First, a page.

Social media despite the clampdowns is a relatively democratic space where one can express oneself about anything, right from what one had for breakfast in the morning to political opinions and views on art and culture. Almost all of us indulge in it. We share, we flaunt, we despair. Gone are the days from Wong Kar Wai’s, “In the Mood for Love” (2000), when its protagonist Chow Mo-wan had to travel to Angkor Wat in Cambodia to share his story and emotions in a hole at Angkor Wat temple there. We can almost vomit immediately. It’s more of a reflux, our regurgitation in the social media bin.
A bin is what it has been made into that does not even make compost.
In the seventies, Woody Allen in Annie Hall (1977) had said while on a trip to Los Angeles, “In Beverly Hill… they don’t throw their garbage away. They make it into television shows.” Almost fifty years later this is pretty much true of how we use social media, rather allow it to use us. It is a dumping ground that may put the famous dumping ground in Deonar, Mumbai to shame.
This brings me to two inconsequential films that are so badly made that they don’t even qualify as films. One is the listless, The Archies. Except for a few sparks here and there it is a badly made and written film made to showcase the tremendous ‘lack of talent’ in the progeny of the three most powerful families and the clout they have to peddle their gen next, who, if not from the families they belong to, may not even make it to the auditions leave alone getting the part. Not to forget what all must have gone into making them even this palatable. The manufactured euphoria was set in motion with a premiere attended by the crème de la crème.
Fine no complaints, a film has been made, it will be publicized but now that some of have not liked it, while some have enjoyed it, why can it not be left at that?
The other one, apparently a bigger disaster, labelled a dangerous film made by a deranged sociopath is a blockbuster, resulting in traffic jams outside theatres at two in the night! Apparently, a four-hour display of mindless violence and unabashed misogyny, starring one of our finest actors unfortunately.
Ranbir Kapoor in Animal is a vehicle of all that is wrong with the world and glorified much like our fascist supremos. Again, if we claim to be sensitive, serious about good films and intelligent, should we not just ignore the film? Just see it and forget it like a bad dream?
Whether it is Animal or The Archies we tend to go over these films again and again. Views and counterviews are expressed, followed by reviews from every possible critic from every possible source that are quoted to support one’s own take on the film. The point is if these films are so bad then why continue to validate them by discussing them ad nauseum? They will not find a place even in the footnotes of Hindi film history.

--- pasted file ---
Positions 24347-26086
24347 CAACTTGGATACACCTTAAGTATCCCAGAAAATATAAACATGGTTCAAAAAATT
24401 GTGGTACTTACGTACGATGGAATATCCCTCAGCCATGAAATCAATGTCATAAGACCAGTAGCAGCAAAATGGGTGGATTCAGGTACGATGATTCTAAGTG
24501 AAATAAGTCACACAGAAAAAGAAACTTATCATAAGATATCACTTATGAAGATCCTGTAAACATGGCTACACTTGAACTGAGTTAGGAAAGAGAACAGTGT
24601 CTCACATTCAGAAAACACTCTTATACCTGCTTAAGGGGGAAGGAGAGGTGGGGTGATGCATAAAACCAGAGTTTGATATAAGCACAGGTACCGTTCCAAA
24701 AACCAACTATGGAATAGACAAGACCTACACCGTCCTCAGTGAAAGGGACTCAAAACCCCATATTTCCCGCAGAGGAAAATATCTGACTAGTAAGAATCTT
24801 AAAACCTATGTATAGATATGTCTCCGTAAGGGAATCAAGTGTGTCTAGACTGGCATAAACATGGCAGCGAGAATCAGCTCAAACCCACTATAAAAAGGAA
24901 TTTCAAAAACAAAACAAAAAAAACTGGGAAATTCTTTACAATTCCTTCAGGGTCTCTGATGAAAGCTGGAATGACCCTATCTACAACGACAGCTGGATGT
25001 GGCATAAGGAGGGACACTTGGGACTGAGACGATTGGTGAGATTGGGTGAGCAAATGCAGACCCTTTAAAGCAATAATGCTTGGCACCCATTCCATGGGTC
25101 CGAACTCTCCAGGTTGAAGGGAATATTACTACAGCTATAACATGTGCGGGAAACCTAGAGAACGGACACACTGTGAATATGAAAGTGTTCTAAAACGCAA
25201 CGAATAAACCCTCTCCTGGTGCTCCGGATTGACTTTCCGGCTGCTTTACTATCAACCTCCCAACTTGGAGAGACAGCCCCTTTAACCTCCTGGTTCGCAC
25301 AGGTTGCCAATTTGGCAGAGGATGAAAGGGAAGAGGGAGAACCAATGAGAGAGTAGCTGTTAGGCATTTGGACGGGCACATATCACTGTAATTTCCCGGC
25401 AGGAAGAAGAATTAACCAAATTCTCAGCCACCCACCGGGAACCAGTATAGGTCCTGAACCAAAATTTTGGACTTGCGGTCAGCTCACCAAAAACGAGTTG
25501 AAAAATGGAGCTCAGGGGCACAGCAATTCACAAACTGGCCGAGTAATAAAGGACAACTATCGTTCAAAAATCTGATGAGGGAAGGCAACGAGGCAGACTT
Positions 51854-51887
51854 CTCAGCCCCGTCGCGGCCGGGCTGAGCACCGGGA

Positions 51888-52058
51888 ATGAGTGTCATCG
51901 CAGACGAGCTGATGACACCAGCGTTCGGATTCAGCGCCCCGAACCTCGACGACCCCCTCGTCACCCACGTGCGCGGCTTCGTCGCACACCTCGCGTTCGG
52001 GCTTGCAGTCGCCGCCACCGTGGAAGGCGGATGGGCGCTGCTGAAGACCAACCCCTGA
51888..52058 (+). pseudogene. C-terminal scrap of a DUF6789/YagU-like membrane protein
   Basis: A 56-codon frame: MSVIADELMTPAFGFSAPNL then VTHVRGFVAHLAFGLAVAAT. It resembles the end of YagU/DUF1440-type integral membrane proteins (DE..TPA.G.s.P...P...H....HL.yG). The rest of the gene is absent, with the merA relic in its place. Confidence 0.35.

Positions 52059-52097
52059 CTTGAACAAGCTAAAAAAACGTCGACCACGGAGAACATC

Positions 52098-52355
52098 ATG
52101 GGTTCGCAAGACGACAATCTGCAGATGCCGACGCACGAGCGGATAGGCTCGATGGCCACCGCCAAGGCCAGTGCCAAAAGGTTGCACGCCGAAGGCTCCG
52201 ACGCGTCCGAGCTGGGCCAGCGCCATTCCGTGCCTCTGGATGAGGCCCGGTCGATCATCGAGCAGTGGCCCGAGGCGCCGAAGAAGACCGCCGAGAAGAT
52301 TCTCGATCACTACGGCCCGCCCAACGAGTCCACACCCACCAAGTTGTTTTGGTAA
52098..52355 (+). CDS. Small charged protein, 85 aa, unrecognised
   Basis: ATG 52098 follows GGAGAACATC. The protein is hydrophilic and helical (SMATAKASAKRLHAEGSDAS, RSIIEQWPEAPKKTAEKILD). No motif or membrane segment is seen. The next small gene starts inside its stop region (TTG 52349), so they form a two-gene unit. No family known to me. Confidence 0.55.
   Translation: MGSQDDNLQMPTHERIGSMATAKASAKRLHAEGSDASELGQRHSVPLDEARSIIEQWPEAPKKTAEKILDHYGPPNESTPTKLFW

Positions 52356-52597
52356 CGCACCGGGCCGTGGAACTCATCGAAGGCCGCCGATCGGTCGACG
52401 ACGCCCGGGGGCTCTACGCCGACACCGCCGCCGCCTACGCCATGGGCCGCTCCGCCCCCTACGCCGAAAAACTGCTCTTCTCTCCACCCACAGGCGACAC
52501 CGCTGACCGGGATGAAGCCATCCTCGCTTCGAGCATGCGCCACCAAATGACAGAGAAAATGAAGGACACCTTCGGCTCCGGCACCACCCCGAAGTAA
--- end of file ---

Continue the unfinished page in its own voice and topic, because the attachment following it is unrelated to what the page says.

Instead, our obsession to discuss them and compete with one and other on social media in a very, “my argument is different and better than yours” mode has made these films and many like them masquerade as significant cultural landmarks if not cinematic. Those very people who are critical of Animal valorizing misogyny and violence have valorized the film the most. Animal has now been converted into a study material for gender, patriarchy, and violence!!! This is nothing but counter-legitimizing. When a counter argument meant to critically rubbish a film inadvertently, before we realize, turns into a propaganda vehicle of the very same instrument that it was so critical of.
All the agony and ecstasy expressed over Animal has only multiplied its box-office fortune. But there is a deeper layer/ agenda to it. Give these very same lieutenants pure cinema and their response will either be absent or lukewarm at best. Films that deserve reems of cultural, sociological, and cinematic discussions don’t impact these Animal-The Archies warriors at all. So, what can one infer from this?
Their agenda is neither cinematic nor cultural, all they are missing in these films is a “good” Bollywood entertainer that does not offend them and yet rakes in the mullah, which is anyway the primary purpose of a Bollywood film. For neither patriarchy, nor misogyny nor violence is new to B-town films. Even Raj Kumar Hirani’s fantastic Munna bhai series is misogynistic, for in both the films Munna decides to marry the heroine, irrespective of what she feels. But Those films are not aesthetically vulgar and violent as The Archies or Animal, so we don’t protest, we leave it to the film studies theorists to do that if they wish to.